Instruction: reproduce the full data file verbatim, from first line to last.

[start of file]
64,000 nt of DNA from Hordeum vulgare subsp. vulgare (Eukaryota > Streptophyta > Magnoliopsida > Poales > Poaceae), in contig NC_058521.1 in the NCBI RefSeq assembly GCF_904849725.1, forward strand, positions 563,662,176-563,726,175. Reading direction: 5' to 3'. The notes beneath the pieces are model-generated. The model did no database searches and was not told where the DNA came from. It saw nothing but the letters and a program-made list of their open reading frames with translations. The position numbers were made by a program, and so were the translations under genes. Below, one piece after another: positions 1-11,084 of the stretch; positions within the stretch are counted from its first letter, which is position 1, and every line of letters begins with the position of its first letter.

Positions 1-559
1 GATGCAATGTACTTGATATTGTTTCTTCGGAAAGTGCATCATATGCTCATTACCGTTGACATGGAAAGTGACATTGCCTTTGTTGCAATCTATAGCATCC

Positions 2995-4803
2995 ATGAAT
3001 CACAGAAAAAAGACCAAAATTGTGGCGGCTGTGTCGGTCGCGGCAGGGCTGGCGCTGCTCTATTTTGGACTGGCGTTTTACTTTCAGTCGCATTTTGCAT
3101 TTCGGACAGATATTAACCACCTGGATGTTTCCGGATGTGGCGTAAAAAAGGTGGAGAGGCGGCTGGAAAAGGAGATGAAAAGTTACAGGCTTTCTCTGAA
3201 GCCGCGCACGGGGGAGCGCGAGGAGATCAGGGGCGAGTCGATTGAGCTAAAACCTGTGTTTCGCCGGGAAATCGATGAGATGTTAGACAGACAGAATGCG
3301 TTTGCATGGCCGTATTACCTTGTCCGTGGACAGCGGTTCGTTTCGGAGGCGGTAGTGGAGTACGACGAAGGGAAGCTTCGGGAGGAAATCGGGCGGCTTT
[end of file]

64,000 nt of DNA from Hordeum vulgare subsp. vulgare (Eukaryota > Streptophyta > Magnoliopsida > Poales > Poaceae), in contig NC_058521.1 in the NCBI RefSeq assembly GCF_904849725.1, forward strand, positions 563,662,176-563,726,175. Reading direction: 5' to 3'. The notes beneath the pieces are model-generated. The model did no database searches and was not told where the DNA came from. It saw nothing but the letters and a program-made list of their open reading frames with translations. The position numbers were made by a program, and so were the translations under genes. Below, one piece after another: positions 1-11,084 of the stretch; positions within the stretch are counted from its first letter, which is position 1, and every line of letters begins with the position of its first letter.

Positions 1-559
1 GATGCAATGTACTTGATATTGTTTCTTCGGAAAGTGCATCATATGCTCATTACCGTTGACATGGAAAGTGACATTGCCTTTGTTGCAATCTATAGCATCC

Positions 2995-4803
2995 ATGAAT
3001 CACAGAAAAAAGACCAAAATTGTGGCGGCTGTGTCGGTCGCGGCAGGGCTGGCGCTGCTCTATTTTGGACTGGCGTTTTACTTTCAGTCGCATTTTGCAT
3101 TTCGGACAGATATTAACCACCTGGATGTTTCCGGATGTGGCGTAAAAAAGGTGGAGAGGCGGCTGGAAAAGGAGATGAAAAGTTACAGGCTTTCTCTGAA
3201 GCCGCGCACGGGGGAGCGCGAGGAGATCAGGGGCGAGTCGATTGAGCTAAAACCTGTGTTTCGCCGGGAAATCGATGAGATGTTAGACAGACAGAATGCG
3301 TTTGCATGGCCGTATTACCTTGTCCGTGGACAGCGGTTCGTTTCGGAGGCGGTAGTGGAGTACGACGAAGGGAAGCTTCGGGAGGAAATCGGGCGGCTTT